• Be open-minded. It’s easy to develop a callous toward solutions when you’ve been told that XYZ cream, diet, exercise program fixed so-in-so. As a nurse and a patient, I can’t turn off 16  years of nursing education and practice. I try to give my fellow RA’ers a hand up by sharing my medical training when asked or I hear a whine. A whine is a need. Not all respond favorably. If someone goes to the trouble to help you when you’ve presented a need, please don’t cut them off at the knees. Instead see it as a blessing that at least that person cares enough to try to help.
  • Communicate your needs to your medical team and take control of your medical care. You are paying them for a service and if your needs for this service are not being met, then consider hiring another team.
  • Don’t allow your emotions to control you. Refrain from punching someone in the face when they ask literally or figuratively, “would you like some whine with that cheese?” and instead use it as an opportunity to reach out to someone by expressing yourself: “I’m sorry you feel as though I was whining. I’m going through a rough time right now and I could use some help,” then don’t be afraid to name the type of help you need: a hug, prayer, time together, back rub, comfort, a ride to the doctor’s office, etc… People become deaf toward whining, but are quick to respond to meet a need if they know what that particular need is, especially if they care about us. We only have to ask.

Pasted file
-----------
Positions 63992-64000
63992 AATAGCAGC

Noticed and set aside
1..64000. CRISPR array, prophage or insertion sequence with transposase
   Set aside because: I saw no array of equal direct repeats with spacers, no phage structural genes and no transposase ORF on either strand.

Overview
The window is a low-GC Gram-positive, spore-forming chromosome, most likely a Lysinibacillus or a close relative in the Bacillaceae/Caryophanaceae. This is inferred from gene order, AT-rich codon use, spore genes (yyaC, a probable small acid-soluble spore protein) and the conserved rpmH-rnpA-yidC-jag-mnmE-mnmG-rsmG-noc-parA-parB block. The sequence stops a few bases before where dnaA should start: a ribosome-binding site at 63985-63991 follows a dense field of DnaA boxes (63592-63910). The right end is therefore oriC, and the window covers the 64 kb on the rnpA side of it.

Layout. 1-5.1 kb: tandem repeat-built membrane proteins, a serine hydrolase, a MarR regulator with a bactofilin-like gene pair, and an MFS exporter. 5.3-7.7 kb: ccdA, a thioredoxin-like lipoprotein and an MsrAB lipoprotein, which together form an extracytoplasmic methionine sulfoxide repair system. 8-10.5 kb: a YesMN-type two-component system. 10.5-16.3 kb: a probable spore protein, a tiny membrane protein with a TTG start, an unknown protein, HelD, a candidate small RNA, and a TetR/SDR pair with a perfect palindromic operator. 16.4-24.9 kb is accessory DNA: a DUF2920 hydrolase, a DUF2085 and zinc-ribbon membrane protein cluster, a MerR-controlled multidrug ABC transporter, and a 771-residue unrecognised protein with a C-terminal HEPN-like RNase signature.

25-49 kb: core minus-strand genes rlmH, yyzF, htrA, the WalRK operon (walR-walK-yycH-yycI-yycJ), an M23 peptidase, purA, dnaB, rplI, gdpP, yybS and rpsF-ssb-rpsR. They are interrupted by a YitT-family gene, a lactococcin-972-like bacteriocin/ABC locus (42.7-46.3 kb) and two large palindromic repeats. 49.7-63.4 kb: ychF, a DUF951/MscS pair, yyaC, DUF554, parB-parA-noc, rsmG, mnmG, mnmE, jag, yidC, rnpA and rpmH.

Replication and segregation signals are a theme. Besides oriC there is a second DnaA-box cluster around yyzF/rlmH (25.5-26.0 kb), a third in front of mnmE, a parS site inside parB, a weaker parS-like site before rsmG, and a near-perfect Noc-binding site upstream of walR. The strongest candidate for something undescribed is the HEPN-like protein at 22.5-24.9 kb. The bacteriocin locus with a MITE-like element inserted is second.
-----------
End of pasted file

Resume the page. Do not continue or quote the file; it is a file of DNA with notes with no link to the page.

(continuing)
• Be wary of bitterness. Slight after slight from others begins to become a brick wall where you start to close yourself off and categorize everyone as the enemy.  There is a difference between what is perceived as whining and what is pure venom.
  • Smile more. Try to find some joy in the simplest things by counting what blessings you do have instead of focusing on your have nots. For a while I fell into a slump of counting have nots and it was harmful to my attitude and outlook on life. Feeling sorry for yourself just doesn’t help a thing. Each person can find at least one thing per day to be thankful for even if it’s as simple as the sunshine on your face.
  • Know that you are not alone. There are support groups for RA patients online and demographically.
  • Trust in God. Even if there isn’t a single soul in your life that cares, God cares. Pour your heart out to him. He is always with you and he always listens. I’ve prayed for a cure for 5 years, but I’m not discouraged because I know if I’m not cured in this life I will be in heaven. My faith gives me a peace and hope in my heart.

Note: If you are newly diagnosed it’s perfectly fine to whine and carry on, scream, cry, beat the pillows but after a while you need to begin to educate yourself, take charge of your medical treatment and be a participant in your care. Do not allow yourself to wallow in your emotions. Try not to strike out against those closest to you in anger. You might find a blog I wrote about the grief associated with RA last year a helpful start.

Would I like some whine with that cheese? Why, yes please! A little compassion for a start. 😛

2 responses »

  1. Great blog!! i just found you on pinterest. (i just commented that I had sjogrens also) I can’t stop reading what you’ve written. I’ve had RA for 40 yrs and have never before found someone who really gets this disease as well as you do. I am also a christian. I can’t imaging having done all this on my own. I just had my 32nd surgery..knuckles replaced for the 4th time. Fortunately this time I picked the right surgeon who did a spectacular job. So grateful. Just 5 weeks out and I have a fully functioning hand. In the past it’s taken 3 months. Anyway, there’s so much I could say, but will not for now..i’ll continue reading your blog for sure. All the best to you, Sharon